Rob Joyce, NSA cyber director, at CSIS
Rob Joyce, the NSA's cyber director, speaks at a CSIS event in Washington on April 11, 2023. Image: CSIS / YouTube

Tech industry’s pain is NSA’s gain, cyber leader says about layoffs

The National Security Agency has seen a boost in its recruitment efforts following waves of layoffs at tech giants like Google and Microsoft, a senior official said on Tuesday.

“We’ve gotten some uptick,” NSA Director of Cybersecurity Rob Joyce said during an event at the Center for Strategic and International Studies in Washington.

“What I would say is we got some people with an experience level we didn't often see,” according to Joyce. “We're seeing mid-career people looking to come to, one, the stability, but, two, also the opportunity to come into the intel community.”

He did not provide any specific figures. The pool of available talent has expanded in recent months, with the tech sector laying off tens of thousands of people.

Last week Bloomberg reported that Apple planned to eliminate an unspecified number of positions within the company's "corporate retail teams.” Amazon alone has laid off 27,000 employees. Meanwhile, Meta has cut 21,000, and Microsoft and Google have each laid off 10,000 workers.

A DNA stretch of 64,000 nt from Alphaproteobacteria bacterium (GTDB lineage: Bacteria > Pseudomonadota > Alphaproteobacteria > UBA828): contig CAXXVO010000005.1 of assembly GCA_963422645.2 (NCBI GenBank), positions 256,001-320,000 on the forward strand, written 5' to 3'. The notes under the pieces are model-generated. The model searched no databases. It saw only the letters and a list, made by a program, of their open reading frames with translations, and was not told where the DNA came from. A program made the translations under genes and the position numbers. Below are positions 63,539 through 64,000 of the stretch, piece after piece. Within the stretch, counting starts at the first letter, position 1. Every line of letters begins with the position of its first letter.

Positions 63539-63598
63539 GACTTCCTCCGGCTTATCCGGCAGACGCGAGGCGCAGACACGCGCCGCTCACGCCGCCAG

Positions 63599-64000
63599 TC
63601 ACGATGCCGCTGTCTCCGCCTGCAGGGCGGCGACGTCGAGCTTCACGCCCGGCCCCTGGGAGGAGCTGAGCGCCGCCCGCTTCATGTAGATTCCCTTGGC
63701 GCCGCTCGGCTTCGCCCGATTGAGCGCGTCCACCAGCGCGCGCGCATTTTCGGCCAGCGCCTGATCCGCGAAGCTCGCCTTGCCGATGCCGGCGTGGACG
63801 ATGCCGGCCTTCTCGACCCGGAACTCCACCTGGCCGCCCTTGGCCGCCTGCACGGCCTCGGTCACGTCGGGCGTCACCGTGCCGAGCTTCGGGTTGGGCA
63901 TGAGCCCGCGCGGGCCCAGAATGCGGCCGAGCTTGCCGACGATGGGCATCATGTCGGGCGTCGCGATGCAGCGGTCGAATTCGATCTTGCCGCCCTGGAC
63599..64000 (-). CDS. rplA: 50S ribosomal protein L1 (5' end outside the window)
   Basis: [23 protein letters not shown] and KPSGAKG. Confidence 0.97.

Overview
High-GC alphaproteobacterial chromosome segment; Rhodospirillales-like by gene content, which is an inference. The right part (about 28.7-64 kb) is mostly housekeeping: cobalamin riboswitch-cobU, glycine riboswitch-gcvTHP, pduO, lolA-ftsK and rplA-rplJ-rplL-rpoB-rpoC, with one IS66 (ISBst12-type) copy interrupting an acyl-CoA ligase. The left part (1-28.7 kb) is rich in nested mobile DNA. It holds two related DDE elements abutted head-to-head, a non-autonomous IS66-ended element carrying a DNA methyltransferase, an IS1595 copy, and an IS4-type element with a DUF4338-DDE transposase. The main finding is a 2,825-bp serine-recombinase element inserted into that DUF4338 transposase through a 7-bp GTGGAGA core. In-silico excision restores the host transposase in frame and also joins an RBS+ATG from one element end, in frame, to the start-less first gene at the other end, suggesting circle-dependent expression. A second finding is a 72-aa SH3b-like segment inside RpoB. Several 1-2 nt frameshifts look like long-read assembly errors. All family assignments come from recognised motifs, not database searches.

The spy agency launched a hiring push in January and NSA talent management senior strategist Christine Parker told The Washington Times that it would look to scoop up qualified applicants.

Joyce, who joined the world’s largest intelligence agency straight out of college 34 years ago, conceded to being an NSA “lifer.”

“That's not unusual for NSA. The mission is spectacular,” he said. “The ability to just work with really smart people and work on hard, meaningful problems keeps people there. It’s great.”

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Martin Matishak

Martin Matishak

is the senior cybersecurity reporter for The Record. Prior to joining Recorded Future News in 2021, he spent more than five years at Politico, where he covered digital and national security developments across Capitol Hill, the Pentagon and the U.S. intelligence community. He previously was a reporter at The Hill, National Journal Group and Inside Washington Publishers.